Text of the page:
Overseas Qualified Nurses’ intercultural communication: An exploration of perspectives, experiences, and practices
AuthorPhilip, Jalaja Susan
AffiliationMelbourne Medical School Collected Works
Document TypePhD thesis
Access StatusThis item is embargoed and will be available on 2022-11-05.
© 2020 Jalaja Susan Philip
Overseas qualified nurses (OQNs) from non-English speaking backgrounds comprise a significant proportion of Australia's health workforce. While numerous studies have identified that OQNs encounter intercultural communication challenges and dissonance, there has been little exploration into nurse educator perspectives and few observational studies of OQNs’ intercultural communication with healthcare teams and patients. The aim of this research was to examine OQNs’ perspectives, experiences, and intercultural communication practices. The overall study design was qualitative, using semi-structured interviews and participant observation with thematic and discourse analyses, respectively. The theoretical underpinnings and principles of this research are informed by frameworks of intercultural communication, Communities of Practice, and patient-centred communication. This research comprises three studies: an interview study with nurse educators; an interview study with OQNs; and an observational study with OQNs. The first study comprised interviews with 12 nurse educators of the pre-registration course, revealing the areas and causes of communication challenges encountered by OQNs, as well as engagement strategies to address these challenges. The second study involved interviews with 21 OQNs to explore their intercultural communication experiences. The OQNs’ transition process evoked uncertainty due to concerns about language and cultural and contextual issues, leaving OQNs feeling like uncertain novices, even for those working in Australia for several years. Findings of the two interview studies informed the design of the third study, which was observational and investigated inter-professional, intra-professional and nurse-patient communication. Participants were 13 OQNs who were shadowed for a 2.5 to 3 hr period during their clinical work at a public teaching hospital. Linguistic evidence of inter-professional and intra-professional communication from the observational study showed limited casual interactions, such as small talk between OQNs and other members of the team. This lack of informal interactions can contribute to a lack of team cohesion and negatively impact open team communication. Patient-centred communication was achieved to varying degrees. The findings provided evidence of positive rapport building strategies, including non-verbal communication that assisted and countered communication hindered by lack of fluency, vocabulary and accents. Brevity in information provision to a team member or missed opportunities in offering advice or reassurance to a patient or a family member are features that impeded desirable outcomes in team communication and patient-centred communication. Collectively, this research makes an original contribution to existing knowledge by revealing patterns of OQNs’ intercultural communication through interactional evidence from the observational study with patients and the healthcare team. In addition, the combined reflections and evidence from educators, the OQNs, and the observed interactions add to existing literature in terms of the interplay of language features on comprehension and effective communication, and also contextualise this interplay in the conduct of clinical work. These findings provide evidence that could enable OQNs to gain insight into their practices, and the local team members to reflect on their role in effective team communication. Another application of this research is its potential contribution to inform the national accreditation body for nursing, curriculum developers, and employers of the significance of developing intercultural communication competence for OQNs and healthcare teams.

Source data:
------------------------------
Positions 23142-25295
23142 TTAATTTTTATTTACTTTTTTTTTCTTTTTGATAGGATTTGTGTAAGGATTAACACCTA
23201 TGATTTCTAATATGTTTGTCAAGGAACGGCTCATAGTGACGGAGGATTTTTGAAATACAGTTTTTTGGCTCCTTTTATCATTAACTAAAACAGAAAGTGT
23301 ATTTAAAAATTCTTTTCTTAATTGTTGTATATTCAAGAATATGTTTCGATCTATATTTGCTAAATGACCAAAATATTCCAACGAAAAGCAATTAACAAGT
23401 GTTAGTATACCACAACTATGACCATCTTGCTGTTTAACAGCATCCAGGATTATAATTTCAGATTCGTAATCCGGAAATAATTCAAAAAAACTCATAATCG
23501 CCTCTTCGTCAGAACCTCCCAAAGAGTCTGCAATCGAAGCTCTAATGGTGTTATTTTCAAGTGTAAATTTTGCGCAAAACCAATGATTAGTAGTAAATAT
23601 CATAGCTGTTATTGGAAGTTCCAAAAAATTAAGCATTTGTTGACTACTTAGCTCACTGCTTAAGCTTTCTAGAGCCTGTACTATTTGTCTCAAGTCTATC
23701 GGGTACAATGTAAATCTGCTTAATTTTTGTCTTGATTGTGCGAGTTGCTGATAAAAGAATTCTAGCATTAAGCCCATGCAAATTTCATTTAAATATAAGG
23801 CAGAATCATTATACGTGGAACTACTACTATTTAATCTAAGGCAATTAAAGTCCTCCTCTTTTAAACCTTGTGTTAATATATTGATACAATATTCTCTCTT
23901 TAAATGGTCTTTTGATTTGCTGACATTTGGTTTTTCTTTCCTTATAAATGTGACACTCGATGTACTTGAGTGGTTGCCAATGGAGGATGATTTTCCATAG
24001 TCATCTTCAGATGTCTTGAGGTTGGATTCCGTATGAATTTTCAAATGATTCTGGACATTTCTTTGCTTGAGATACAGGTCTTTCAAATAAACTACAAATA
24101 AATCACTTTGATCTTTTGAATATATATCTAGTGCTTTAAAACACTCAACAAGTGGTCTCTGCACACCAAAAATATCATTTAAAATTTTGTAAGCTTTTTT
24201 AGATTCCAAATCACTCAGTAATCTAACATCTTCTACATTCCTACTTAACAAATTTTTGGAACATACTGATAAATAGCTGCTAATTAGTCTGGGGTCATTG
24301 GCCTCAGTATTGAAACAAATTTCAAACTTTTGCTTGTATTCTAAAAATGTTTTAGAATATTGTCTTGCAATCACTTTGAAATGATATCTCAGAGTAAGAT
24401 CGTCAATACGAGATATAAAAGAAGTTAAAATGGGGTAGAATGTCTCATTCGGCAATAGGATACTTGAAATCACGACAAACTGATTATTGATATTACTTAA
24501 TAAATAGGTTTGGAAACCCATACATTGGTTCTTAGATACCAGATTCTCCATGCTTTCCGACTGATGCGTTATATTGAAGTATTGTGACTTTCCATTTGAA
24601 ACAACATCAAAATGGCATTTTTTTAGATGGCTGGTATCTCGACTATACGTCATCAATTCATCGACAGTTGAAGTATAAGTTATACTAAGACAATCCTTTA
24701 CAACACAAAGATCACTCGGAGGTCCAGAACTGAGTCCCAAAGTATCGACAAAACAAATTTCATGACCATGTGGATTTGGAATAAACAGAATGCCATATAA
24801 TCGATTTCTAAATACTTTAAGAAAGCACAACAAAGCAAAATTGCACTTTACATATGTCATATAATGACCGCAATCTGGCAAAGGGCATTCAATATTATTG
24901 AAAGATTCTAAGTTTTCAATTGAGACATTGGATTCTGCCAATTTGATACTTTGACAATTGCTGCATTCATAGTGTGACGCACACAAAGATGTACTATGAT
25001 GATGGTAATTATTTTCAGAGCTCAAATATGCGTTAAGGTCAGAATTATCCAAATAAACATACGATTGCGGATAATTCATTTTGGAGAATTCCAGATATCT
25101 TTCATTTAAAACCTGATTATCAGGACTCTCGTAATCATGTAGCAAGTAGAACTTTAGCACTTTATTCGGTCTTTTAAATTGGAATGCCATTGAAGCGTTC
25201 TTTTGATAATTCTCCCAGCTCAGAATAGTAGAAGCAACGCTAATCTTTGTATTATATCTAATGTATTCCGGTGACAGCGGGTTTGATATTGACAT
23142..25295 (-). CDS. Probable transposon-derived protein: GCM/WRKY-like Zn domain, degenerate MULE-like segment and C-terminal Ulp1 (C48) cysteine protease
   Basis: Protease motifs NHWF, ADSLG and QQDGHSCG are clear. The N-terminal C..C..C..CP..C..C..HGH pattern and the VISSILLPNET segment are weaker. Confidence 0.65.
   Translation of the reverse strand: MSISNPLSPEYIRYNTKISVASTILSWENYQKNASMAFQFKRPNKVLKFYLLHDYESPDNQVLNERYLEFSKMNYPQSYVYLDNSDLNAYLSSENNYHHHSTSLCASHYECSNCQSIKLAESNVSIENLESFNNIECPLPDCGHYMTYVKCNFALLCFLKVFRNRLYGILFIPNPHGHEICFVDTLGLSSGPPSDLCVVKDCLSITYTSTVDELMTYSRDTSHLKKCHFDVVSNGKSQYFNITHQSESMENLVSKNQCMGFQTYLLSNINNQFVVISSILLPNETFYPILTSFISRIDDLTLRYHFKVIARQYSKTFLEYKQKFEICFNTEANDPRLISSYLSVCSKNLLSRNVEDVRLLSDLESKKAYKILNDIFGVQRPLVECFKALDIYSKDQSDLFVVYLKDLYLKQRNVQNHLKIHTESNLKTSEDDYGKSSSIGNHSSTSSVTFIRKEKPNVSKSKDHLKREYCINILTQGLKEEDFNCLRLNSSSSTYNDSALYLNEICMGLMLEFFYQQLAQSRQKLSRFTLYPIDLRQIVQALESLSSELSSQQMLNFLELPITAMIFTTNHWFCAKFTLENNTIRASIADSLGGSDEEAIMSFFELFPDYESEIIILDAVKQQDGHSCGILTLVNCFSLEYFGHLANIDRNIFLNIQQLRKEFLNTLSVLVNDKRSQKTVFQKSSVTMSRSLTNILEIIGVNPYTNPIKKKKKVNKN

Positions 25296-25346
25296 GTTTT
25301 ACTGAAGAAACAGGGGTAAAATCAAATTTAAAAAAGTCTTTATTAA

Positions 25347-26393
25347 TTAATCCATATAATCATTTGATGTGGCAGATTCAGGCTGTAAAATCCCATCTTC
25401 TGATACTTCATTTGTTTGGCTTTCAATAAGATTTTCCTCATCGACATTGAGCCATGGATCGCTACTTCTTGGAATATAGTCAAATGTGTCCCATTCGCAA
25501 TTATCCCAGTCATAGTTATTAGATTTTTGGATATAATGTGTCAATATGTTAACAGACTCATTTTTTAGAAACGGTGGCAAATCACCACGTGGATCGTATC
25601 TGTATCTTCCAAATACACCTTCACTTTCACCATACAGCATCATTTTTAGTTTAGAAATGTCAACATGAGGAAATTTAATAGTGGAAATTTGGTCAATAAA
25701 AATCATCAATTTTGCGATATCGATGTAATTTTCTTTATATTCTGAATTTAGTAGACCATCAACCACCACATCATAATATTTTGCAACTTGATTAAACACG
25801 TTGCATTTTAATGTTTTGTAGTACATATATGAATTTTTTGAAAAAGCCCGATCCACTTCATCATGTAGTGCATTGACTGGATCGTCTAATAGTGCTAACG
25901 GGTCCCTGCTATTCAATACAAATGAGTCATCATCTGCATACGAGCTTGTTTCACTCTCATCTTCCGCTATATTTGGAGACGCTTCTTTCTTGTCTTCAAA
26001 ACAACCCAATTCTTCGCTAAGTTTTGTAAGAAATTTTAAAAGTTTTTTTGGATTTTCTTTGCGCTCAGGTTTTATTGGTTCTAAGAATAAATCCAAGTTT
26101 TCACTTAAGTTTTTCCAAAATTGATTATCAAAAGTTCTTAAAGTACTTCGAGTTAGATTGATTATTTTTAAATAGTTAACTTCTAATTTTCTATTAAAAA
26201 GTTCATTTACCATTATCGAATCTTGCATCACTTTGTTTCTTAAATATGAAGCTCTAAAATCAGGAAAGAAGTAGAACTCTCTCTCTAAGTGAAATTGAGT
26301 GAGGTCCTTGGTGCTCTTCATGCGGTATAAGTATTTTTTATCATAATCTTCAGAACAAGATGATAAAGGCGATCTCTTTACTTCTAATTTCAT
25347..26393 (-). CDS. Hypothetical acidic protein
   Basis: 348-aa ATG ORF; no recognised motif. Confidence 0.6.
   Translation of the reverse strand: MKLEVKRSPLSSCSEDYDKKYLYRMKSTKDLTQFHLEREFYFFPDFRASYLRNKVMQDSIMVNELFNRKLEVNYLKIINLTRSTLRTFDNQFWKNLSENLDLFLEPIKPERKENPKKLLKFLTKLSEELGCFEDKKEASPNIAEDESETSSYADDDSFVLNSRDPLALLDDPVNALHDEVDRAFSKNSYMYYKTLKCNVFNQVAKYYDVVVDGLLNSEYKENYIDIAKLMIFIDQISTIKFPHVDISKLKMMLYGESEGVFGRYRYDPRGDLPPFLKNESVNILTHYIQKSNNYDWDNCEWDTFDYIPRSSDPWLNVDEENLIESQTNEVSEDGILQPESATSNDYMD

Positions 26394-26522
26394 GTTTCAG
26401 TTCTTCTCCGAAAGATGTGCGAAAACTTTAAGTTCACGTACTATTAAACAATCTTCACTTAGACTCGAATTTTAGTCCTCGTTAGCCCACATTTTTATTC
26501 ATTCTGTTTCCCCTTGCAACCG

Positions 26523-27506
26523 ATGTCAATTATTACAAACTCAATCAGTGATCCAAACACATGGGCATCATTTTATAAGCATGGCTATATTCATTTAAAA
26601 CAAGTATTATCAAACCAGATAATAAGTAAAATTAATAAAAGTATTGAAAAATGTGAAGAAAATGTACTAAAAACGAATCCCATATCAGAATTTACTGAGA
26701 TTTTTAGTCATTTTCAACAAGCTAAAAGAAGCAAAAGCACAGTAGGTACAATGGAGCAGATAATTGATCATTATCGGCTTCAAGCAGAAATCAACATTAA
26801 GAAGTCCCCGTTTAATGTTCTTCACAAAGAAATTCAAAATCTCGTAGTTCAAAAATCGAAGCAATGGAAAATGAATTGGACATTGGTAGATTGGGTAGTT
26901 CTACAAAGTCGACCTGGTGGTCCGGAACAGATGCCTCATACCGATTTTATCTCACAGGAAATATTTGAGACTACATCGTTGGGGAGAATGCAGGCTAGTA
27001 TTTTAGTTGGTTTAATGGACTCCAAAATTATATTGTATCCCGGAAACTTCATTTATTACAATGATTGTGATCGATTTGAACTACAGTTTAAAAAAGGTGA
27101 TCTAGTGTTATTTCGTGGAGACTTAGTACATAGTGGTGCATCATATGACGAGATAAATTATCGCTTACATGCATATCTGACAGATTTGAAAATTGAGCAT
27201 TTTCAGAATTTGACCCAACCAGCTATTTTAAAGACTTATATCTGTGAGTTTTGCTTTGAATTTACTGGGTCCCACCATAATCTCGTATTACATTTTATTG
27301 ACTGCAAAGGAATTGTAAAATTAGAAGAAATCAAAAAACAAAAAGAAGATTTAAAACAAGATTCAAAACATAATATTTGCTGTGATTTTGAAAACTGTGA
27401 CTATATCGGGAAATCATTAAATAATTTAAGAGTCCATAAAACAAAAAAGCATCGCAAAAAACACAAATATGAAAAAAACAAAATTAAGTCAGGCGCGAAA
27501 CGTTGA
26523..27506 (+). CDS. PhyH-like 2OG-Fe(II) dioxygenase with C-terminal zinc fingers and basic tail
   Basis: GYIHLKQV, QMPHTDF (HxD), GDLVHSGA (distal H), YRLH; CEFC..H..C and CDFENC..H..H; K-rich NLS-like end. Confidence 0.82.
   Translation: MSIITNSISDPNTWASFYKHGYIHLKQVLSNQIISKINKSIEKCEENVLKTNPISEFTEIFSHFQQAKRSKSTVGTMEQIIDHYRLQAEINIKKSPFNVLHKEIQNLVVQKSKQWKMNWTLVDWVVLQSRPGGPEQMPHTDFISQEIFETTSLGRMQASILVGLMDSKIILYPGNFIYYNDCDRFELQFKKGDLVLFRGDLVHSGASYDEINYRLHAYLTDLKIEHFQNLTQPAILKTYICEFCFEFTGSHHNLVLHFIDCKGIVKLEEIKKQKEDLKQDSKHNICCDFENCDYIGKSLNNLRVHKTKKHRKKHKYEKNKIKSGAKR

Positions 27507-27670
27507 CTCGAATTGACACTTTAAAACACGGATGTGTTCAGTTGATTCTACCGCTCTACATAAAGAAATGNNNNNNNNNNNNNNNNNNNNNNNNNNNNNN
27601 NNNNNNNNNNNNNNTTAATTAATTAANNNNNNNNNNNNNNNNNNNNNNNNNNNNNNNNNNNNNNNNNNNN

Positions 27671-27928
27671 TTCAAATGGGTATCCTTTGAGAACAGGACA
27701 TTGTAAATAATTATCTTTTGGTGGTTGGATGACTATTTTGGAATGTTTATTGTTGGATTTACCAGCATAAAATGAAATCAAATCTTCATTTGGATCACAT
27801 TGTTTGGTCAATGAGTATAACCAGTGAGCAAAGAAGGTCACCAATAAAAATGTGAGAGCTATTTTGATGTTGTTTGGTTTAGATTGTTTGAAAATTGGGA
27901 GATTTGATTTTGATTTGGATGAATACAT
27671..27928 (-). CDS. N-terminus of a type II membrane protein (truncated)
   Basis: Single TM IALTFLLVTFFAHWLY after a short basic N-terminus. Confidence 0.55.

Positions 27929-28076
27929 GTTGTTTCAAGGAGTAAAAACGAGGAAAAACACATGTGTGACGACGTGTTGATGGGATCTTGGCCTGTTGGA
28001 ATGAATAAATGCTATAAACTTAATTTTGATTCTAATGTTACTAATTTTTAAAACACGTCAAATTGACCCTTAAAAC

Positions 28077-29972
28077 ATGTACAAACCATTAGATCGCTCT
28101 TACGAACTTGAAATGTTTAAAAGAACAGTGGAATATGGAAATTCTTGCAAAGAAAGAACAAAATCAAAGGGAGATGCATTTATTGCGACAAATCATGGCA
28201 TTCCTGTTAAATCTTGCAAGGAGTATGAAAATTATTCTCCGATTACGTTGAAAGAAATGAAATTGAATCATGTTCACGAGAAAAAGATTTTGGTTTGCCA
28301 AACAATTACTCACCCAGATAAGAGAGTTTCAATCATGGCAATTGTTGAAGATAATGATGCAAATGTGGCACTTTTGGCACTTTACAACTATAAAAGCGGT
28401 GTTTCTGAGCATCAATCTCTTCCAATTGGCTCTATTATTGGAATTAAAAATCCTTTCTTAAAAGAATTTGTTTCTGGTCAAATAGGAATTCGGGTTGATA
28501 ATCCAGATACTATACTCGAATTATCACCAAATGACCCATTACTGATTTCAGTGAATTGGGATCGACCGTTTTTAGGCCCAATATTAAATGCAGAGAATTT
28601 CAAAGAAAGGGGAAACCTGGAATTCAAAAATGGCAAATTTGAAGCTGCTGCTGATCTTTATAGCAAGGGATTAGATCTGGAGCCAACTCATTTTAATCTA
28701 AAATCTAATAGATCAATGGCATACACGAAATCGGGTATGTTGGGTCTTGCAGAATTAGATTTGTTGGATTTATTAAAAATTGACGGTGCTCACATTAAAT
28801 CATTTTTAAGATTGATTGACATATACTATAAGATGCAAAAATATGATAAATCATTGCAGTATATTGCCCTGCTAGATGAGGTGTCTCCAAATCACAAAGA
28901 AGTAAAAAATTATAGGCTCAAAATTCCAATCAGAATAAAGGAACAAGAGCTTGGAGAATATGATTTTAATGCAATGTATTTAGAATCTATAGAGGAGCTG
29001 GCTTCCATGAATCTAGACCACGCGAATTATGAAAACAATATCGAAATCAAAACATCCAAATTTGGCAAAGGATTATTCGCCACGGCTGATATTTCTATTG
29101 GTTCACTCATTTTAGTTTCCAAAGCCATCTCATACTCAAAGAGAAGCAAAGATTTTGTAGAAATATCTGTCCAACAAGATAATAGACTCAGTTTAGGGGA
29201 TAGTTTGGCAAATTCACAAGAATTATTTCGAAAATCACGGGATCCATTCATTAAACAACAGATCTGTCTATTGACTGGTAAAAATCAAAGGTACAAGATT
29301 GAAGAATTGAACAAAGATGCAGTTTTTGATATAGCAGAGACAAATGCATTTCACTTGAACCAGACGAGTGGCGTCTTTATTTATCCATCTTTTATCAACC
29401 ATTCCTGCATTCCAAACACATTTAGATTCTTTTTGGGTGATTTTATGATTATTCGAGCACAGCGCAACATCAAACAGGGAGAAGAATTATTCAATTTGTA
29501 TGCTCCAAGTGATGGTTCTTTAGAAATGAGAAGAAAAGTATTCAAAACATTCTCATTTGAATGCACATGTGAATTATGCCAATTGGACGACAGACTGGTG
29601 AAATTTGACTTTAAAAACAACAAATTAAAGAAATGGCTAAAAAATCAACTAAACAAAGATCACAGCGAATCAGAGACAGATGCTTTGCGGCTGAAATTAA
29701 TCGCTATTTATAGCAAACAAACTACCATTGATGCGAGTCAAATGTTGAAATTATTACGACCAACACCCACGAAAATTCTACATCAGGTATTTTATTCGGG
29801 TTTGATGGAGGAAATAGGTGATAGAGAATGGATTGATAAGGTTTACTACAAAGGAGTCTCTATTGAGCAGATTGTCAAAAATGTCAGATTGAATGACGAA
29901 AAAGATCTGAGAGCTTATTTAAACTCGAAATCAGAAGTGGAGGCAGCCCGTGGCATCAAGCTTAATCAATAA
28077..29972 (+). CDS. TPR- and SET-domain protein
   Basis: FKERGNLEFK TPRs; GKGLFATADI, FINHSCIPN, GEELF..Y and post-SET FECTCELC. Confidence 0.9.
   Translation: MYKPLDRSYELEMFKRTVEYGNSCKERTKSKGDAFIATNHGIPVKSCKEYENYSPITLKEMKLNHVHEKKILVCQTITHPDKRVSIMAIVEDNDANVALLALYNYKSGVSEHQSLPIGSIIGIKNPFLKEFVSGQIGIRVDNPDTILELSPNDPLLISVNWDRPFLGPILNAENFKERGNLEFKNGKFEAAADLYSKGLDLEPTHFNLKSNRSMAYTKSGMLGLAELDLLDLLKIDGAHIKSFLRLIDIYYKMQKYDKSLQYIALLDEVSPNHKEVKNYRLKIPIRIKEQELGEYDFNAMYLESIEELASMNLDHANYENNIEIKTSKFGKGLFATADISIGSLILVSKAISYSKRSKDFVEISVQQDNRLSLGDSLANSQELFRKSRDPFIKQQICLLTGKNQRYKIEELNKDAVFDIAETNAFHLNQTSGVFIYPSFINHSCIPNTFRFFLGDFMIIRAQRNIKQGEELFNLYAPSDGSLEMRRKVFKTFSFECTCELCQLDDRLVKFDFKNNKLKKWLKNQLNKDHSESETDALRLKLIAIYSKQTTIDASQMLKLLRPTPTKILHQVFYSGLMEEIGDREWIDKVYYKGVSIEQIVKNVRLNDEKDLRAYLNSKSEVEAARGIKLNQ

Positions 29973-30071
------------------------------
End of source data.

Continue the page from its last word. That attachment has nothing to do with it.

Keywordshealthcare communication; inter-professional communication; intra-professional communication; patient-centred communication; inter-cultural communication
- Click on "Export Reference in RIS Format" and choose "open with... Endnote".
- Click on "Export Reference in RIS Format". Login to Refworks, go to References => Import References